Oracle Database

Oracle has long been the world’s largest RDBMS vendor and is now a global provider of enterprise cloud computing, offering modern SaaS, PaaS and IaaS solutions. The company employs more than 143,000 people worldwide. With over 400,000 customers and deployments, Oracle offers a comprehensive stack of data management solutions, enterprise applications and cloud services, as well as platform services and engineered systems.

Over several decades and technology cycles, Oracle has built a very strong foundation and an unmatched footprint in the world of data management, analytics and data-driven business solutions. For many years, the Oracle Database, including the Oracle Data Warehouse Builder, was its primary focus, core competence and main reason for the company’s extraordinarily good reputation. With these tools working together, DWH systems could be implemented on a database originally developed for OLTP workloads. The relational database has been developed significantly since version 11 to support analytical workloads while valuable functions and in-memory options have been added. The current version (at the time of writing, 19c as the long-term release and 21c as an innovation release) supports all facets of modern data management, from in-memory to JSON to machine learning. Oracle Database is widely used today, often as the basis for data warehouse systems. Version 21c runs natively in the cloud or on-premises and forms the constantly enhanced basis for Oracle’s Autonomous Data Warehouse.
In the area of data and analytics, the Oracle portfolio includes data integration and data quality solutions, solutions for master data management, industry solutions, IoT solutions and more. For data storage, Oracle offers not only the Oracle Database but also systems optimized for analysis. For on-premises installations, Oracle Exadata and the Oracle Big Data Appliance offer powerful, massively parallel query engines, which are delivered preconfigured with the appropriate hardware. These technologies are also available in the cloud. Here, Oracle pushes the Autonomous Data Warehouse, a cloud database service, which can serve different workloads for BI, analytics and machine learning as well as transactional workloads. In addition, NoSQL database services are available for the implementation of special applications.
The Oracle Database itself is a massively parallel database, which can be distinguished from other databases primarily through its shared disk architecture. In addition to storage on disk, in-memory is also available and storage organization forms optimized for analytics are supported for different data formats. The database has matured over the years so there are numerous configuration options for data management, which allow granular settings. One example is the data protection functions, which permit data anonymization down to field level. In response to the hype around digitalization and the rise of analytics, the Oracle Database has been upgraded to support ‘big data workloads’. This refers primarily to the storage and query of poly-structured data.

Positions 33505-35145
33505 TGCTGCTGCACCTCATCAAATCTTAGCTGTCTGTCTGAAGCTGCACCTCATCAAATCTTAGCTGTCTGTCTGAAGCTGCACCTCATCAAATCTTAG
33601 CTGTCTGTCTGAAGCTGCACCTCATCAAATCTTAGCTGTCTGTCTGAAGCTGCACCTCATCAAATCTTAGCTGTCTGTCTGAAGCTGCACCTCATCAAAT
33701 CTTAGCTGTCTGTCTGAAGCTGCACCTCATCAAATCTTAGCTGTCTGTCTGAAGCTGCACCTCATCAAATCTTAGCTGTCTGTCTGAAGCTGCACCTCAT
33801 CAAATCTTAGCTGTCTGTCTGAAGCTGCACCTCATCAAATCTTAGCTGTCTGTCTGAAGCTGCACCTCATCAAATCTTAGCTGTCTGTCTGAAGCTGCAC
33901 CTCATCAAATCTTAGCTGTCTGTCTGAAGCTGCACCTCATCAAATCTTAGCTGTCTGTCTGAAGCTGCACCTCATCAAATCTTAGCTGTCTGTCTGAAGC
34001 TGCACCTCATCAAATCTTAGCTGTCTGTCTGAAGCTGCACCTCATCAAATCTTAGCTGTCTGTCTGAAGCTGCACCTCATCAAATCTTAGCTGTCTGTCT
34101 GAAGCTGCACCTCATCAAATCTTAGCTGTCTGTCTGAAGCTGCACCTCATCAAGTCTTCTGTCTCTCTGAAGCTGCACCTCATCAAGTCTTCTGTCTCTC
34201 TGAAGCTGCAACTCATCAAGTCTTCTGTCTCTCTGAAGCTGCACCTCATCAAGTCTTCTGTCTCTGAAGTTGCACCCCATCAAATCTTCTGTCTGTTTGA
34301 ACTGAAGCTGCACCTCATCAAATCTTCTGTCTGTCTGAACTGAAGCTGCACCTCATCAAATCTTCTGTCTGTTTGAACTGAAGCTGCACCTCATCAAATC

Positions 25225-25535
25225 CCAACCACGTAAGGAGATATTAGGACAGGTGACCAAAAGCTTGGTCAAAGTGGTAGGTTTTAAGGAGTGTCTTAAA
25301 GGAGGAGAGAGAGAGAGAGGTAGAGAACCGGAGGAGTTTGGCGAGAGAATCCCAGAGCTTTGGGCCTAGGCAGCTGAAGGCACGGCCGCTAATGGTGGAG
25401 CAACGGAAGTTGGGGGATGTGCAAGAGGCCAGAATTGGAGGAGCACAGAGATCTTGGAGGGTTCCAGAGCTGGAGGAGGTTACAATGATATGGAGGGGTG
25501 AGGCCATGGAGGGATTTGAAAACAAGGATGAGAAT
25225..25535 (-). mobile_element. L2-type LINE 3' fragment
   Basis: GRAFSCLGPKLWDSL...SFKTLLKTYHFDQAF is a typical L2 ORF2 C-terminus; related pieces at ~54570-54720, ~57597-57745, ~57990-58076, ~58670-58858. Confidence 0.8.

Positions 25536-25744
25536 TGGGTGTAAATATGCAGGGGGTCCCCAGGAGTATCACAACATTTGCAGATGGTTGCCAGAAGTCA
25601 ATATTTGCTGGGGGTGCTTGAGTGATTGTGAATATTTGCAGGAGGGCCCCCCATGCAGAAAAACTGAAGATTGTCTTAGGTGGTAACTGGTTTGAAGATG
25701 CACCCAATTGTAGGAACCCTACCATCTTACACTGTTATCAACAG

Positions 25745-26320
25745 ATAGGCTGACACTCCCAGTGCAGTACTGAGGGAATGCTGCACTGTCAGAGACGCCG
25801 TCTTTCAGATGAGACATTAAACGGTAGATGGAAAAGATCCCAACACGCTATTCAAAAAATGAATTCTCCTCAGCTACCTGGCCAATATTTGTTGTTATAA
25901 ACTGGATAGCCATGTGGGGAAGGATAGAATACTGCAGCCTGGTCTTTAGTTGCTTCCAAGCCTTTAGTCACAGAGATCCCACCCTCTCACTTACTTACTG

With the introduction of Oracle 21c at the end of 2020, Oracle released a new technical generation of its core database platform, containing many improvements, new capabilities and innovations. Oracle 21c is the first release to be designed as a ‘cloud first’ database, supporting deployments as a ‘Cloud Virtual Machine DB System’ (single node or cluster) or as a ‘Cloud Bare Metal DB System’. In the second half of 2021, support for on-premises scenarios was also introduced. With 21c, Oracle follows and strengthens its strategy to offer a “converged database”, meaning that all kinds of database paradigms (e.g., relational, time series, graph, spatial, text, OLAP and JSON data) can be delivered from within a single, unified platform. This makes a lot of sense because users can take advantage of the various approaches for different use cases without the need to manage and master multiple technologies or even vendors. This also reduces the need for data movements to a minimum. The data can stay in one place and be processed in many ways. In addition, the new database release supports JavaScript, graph optimizations, in-memory enhancements, dramatic improvements for JSON data processing (increasingly important for API-driven digital business) and also in-database machine learning capabilities. For ultimate performance, Oracle takes advantage of modern hardware capabilities. For example, it supports Intel’s Optane persistent memory and the use of SIMD (‘single instruction, multiple data’) operations for ultra-fast vectorized computations (e.g., for fast hash calculations and hash joins). Hashes are essential for modern ‘agile’ data warehouse management approaches, such as the data vault concept. That said, the wide range of Oracle Database modules, capabilities and configuration options with sometimes overlapping functionality can be confusing for users, especially for ‘not-so-technical’ users.